I perform the procedure with a cohesive viscoelastic. I make two paracenteses at the 10- and 2-o'clock positions, and I direct them posteriorly toward the 8- and 4-o'clock iris positions. Once I have inserted the lens into the eye, rotated it into position, and centered it over the pupil, I insert an enclavation needle through each of the paracentesis sites, first through the temporal site while holding the lens with my opposite hand. I gently draw a fold of iris in between the two haptics. If I am using a 12-o'clock incision, I will enclavate at the 3- and 9-o'clock positions. Next, I check for centration, and I can release the iris from the haptics and re-enclavate if I need to recenter the lens. I close the suture with a 10?0 nylon running stitch. Prior to closure, I remove the viscoelastic with manual irrigation using a 3-mL syringe and 25-gauge cannula. I also perform a peripheral iridotomy at the time of the surgery at the 12-o'clock position using Colibri forceps and Vannas scissors (Katena Products, Inc., Denville, NJ).

Postoperatively, I use a fourth-generation fluoroquinolone, topical NSAID, and topical steroid q.i.d. I stop the antibiotic and the NSAID after the first week and taper the steroid during the next 3 weeks.

I have implanted more than 150 Verisyse phakic IOLs since 2000, and I have not had any patients report to me that they notice the lens or that someone else noticed they had the lens. The implanted lens is not generally noticeable to the naked eye.

If a patient's refractive error changes after the implantation of the Verisyse lens, the most likely treatment would be to perform some form of laser vision correction, either LASIK, or LASEK, to correct the residual ametropia. It is rare that one would need to remove the implant. Certainly, under most circumstances, I would not remove the lens because a patient's refractive error had changed.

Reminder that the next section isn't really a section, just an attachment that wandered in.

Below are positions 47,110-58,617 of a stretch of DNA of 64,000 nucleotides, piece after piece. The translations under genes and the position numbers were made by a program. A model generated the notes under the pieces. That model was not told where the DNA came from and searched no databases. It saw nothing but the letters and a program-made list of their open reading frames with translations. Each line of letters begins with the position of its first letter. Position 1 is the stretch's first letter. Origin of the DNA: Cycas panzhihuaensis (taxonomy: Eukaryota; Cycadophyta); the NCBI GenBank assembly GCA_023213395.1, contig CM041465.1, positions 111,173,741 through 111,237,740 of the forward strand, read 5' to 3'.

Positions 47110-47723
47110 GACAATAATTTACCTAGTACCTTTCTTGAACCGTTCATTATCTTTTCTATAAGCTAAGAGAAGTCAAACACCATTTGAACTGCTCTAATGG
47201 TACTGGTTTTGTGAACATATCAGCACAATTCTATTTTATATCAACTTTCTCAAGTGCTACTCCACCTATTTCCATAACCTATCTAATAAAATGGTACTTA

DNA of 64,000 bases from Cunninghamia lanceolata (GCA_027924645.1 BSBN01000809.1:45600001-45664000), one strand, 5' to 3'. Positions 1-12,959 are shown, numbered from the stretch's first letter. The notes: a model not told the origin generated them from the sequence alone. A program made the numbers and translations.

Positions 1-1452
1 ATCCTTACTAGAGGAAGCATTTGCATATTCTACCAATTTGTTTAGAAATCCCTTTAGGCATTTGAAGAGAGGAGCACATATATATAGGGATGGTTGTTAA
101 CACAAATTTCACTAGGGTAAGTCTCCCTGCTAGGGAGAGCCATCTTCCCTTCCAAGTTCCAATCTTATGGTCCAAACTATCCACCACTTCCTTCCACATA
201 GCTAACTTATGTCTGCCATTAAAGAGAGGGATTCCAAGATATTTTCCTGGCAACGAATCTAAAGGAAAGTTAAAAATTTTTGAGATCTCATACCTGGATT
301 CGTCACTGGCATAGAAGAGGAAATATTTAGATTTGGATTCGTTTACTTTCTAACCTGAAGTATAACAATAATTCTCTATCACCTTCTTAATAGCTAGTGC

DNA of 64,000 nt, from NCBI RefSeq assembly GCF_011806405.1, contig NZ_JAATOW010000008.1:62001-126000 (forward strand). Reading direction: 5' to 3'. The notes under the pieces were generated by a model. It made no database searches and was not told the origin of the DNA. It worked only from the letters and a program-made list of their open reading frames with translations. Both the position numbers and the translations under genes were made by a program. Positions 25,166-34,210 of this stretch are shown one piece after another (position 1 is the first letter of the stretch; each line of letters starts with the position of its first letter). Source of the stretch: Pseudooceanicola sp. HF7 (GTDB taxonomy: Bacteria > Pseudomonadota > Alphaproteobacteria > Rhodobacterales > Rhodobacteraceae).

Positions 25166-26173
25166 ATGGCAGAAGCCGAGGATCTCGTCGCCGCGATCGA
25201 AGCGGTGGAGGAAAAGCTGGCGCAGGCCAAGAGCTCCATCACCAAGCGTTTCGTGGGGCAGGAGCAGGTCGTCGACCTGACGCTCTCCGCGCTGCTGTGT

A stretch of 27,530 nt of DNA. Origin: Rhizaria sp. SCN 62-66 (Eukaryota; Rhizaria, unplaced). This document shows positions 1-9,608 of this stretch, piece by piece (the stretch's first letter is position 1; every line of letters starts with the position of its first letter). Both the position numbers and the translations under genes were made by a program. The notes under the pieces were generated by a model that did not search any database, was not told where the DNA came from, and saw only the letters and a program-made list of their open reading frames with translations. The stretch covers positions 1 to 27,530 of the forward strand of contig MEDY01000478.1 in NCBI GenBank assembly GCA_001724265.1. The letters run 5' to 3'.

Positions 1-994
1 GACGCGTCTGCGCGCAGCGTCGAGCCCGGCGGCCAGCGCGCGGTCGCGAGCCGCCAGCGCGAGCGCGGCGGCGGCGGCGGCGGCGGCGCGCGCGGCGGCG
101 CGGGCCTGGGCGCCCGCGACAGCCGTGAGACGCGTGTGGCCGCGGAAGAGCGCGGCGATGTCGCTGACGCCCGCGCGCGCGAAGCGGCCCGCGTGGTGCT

A surgeon might choose to remove the lens if the patient had chronic iritis as a result of the implantation of the lens, although this type of situation was not reported in the FDA clinical trials.1 Conversely, the aforementioned pathologic condition might be an indication to remove the lens. A surgeon might choose to take out the lens if a patient subsequently developed a cataract and required surgery. If this happened, one would remove the cataract and insert a pseudophakic lens.

I have not seen any problems with cataract formation, elevated IOP, or endothelial cell loss in any Verisyse patient. I have been following patients now for more than 5 years. I have performed endothelial cell counts on every patient once a year. I have also been surprised at the lack of enhancments needed in these patients, even in those patients with high astigmatism or residual ametropia.

Some Verisyse patients have noted nighttime glare and halos, which have, in a majority of cases, subsided once their second eye received the lens. The rate of nighttime glare and halos in my experience is less than 3.